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The contact process over a dynamical d-regular graph

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We consider the contact process on a dynamic graph defined as a random d-regular graph with a stationary edge-switching dynamics. In this graph dynamics, independently of the contact process state, each pair {e1,e2} of edges of the graph is replaced by new edges {e′1,e′2} in a crossing fashion: each of e′1,e′2 contains one vertex of e1 and one vertex of e2. As the number of vertices of the graph is taken to infinity, we scale the rate of switching in a way that any fixed edge is involved in a switching with a rate that approaches a limiting value v, so that locally the switching is seen in the same time scale as that of the contact process. We prove that if the infection rate of the contact process is above a threshold value lambda_c (depending on d and v), then the infection survives for a time that grows exponentially with the size of the graph. By proving that lambda_c is strictly smaller than the lower critical infection rate of the contact process on the infinite d-regular tree, we show that there are values of lambda for which the infection dies out in logarithmic time in the static graph but survives exponentially long in the dynamic graph. Joint work with Gabriel Leite Baptista da Silva and Roberto I. Oliveira.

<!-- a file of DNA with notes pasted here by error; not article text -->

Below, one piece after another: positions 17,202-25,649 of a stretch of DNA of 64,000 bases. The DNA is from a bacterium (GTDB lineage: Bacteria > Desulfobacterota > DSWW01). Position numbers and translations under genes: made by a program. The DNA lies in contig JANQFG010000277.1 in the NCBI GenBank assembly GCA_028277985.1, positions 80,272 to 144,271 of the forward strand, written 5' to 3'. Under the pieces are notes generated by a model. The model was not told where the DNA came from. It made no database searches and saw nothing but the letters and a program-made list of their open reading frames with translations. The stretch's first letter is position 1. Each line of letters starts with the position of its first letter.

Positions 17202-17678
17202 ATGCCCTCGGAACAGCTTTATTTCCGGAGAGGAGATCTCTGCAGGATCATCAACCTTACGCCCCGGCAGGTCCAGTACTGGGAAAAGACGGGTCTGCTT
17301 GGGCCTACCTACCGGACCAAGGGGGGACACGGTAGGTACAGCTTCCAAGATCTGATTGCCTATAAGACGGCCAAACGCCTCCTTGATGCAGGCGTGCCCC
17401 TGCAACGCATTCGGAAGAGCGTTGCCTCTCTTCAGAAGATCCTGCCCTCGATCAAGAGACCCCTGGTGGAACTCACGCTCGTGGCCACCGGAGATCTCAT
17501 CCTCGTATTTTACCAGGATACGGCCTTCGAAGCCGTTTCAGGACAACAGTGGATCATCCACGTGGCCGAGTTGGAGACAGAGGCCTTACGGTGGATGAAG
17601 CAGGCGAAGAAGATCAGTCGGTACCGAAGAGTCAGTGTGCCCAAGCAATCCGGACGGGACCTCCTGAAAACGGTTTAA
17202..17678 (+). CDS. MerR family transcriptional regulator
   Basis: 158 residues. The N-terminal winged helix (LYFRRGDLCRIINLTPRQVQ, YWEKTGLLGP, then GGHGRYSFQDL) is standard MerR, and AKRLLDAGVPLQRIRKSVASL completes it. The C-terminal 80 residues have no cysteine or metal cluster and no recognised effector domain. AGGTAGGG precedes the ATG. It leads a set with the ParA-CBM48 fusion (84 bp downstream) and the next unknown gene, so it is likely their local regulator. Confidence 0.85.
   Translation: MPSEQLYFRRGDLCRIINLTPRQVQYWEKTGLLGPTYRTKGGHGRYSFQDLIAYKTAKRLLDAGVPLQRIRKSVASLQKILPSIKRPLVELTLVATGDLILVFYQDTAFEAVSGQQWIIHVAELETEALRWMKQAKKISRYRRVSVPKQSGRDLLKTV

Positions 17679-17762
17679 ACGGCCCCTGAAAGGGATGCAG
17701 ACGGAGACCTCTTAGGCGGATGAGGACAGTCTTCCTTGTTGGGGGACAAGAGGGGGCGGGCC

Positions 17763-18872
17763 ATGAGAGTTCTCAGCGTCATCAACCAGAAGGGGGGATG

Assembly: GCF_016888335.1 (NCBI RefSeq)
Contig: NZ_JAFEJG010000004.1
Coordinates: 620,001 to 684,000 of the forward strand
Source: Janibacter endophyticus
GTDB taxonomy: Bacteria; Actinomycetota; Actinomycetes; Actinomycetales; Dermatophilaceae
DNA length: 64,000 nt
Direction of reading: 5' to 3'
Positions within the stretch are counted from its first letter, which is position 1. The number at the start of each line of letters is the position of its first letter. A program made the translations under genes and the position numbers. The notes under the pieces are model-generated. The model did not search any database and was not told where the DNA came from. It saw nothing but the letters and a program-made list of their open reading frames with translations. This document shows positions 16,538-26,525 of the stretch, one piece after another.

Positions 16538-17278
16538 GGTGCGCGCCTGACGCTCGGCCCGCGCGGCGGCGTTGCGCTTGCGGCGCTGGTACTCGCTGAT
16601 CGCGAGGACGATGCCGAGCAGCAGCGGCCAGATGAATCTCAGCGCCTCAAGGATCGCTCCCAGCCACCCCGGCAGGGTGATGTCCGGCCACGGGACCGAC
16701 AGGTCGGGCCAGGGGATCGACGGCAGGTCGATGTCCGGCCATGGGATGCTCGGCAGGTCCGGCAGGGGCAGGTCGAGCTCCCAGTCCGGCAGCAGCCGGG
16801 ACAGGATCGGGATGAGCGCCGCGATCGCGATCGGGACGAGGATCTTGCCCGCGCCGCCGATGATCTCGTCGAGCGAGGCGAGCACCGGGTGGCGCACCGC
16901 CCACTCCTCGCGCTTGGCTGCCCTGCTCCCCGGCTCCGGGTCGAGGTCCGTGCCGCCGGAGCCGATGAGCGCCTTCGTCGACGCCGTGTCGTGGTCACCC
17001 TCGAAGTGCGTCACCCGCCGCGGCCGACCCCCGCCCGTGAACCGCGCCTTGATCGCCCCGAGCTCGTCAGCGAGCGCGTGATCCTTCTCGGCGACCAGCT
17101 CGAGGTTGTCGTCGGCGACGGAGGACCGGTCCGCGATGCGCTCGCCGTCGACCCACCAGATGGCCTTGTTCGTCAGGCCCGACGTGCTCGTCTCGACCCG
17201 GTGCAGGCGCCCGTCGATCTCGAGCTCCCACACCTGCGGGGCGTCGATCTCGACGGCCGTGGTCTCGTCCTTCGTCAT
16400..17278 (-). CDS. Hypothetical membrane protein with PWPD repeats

This talk is part of the Probability series.

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